By Mike Hutchings
MARIKANA, South Africa (Reuters) - A retired judge toured the spot where police killed 34 striking platinum miners in August as he opened a judicial inquiry on Monday into South Africa's bloodiest security incident since the end of apartheid.
Ian Farlam has four months to uncover the events surrounding the August 16 "Marikana massacre", which sparked intense criticism not only of the police but also of mining bosses, unions, the ruling African National Congress (ANC) and President Jacob Zuma.
"Our country weeps because of the tragic loss, and this commission will work expeditiously to ensure the truth is revealed," Farlam told a hearing in the platinum belt city of Rustenburg, 120 km (75 miles) northwest of Johannesburg, the town closest to the Lonmin-owned Marikana mine.
The names of the 34 dead, most of them from the poor Eastern Cape province, were read out at the start of the inquiry before lawyers for the police, victims' families and 270 miners arrested after the shootings locked horns over procedure.
The commission and its findings could be politically damaging to Zuma and the ANC, especially if security forces are found to have been as trigger-happy and ruthless as their apartheid predecessors.
However, the inquiry's four-month timetable means its final findings will come after an internal ANC leadership election in mid-December.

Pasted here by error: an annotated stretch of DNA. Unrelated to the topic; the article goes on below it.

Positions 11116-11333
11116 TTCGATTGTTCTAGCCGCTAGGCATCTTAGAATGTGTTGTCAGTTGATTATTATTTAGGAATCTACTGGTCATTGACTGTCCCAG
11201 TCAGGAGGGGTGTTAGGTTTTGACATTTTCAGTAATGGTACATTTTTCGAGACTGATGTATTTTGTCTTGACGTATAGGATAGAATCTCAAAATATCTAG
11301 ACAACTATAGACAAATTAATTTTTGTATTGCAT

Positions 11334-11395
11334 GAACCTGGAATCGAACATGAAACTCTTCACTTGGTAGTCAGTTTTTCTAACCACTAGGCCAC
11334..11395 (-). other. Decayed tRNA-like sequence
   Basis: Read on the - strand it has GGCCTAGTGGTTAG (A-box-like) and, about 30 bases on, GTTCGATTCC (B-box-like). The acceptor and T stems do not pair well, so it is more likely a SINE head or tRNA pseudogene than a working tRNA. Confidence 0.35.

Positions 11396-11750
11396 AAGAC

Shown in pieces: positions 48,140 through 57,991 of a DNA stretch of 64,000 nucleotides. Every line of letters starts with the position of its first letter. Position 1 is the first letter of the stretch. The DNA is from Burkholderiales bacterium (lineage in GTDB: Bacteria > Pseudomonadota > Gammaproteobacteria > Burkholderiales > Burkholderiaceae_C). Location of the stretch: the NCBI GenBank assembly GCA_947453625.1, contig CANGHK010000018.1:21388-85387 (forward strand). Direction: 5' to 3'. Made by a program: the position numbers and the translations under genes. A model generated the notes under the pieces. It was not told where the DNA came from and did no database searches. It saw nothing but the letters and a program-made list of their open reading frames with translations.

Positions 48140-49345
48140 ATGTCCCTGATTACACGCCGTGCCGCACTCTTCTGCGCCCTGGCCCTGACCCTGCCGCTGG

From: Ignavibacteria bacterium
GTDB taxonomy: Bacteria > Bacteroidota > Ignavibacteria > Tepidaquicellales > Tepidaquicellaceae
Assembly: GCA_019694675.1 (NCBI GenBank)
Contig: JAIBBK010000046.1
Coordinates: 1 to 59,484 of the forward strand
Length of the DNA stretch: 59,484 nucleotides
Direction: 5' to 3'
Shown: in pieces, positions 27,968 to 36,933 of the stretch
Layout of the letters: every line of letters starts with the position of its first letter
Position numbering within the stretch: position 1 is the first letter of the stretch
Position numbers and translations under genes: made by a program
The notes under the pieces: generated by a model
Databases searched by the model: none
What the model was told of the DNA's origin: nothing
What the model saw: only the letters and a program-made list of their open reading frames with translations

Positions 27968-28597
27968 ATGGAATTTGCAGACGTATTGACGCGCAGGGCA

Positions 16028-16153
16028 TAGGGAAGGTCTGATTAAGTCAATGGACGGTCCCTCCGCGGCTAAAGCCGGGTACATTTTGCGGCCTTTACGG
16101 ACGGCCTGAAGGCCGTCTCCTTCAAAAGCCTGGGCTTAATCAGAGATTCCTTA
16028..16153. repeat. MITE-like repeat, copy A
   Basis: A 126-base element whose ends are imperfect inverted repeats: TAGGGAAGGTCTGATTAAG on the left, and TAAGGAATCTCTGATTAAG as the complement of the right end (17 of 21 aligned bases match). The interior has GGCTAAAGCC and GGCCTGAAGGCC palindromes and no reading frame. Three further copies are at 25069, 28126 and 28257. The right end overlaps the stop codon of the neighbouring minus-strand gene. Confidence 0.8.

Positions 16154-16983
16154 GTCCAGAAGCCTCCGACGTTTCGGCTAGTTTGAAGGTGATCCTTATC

Zuma is expected to be re-elected head of the ANC in the vote - teeing him up to win a second five-year term as South African president in 2014 - although he may face a serious challenge from Deputy President Kgalema Motlanthe.
The leadership contest emerged from the party back rooms on Monday with the start of a two-month nationwide process to select candidates via local and then regional ANC branches.
Motlanthe has so far given no indication of his intentions and the official list of leadership candidates will not be known until the end of November.
As well as probing the August 16 shootings, the Marikana commission has a broader remit to look into labor relations, pay and accommodation in South Africa's mines - issues seen as behind the wildcat strike that preceded the killings.
(Writing by Ed Cropley; Editing by Kevin Liffey)
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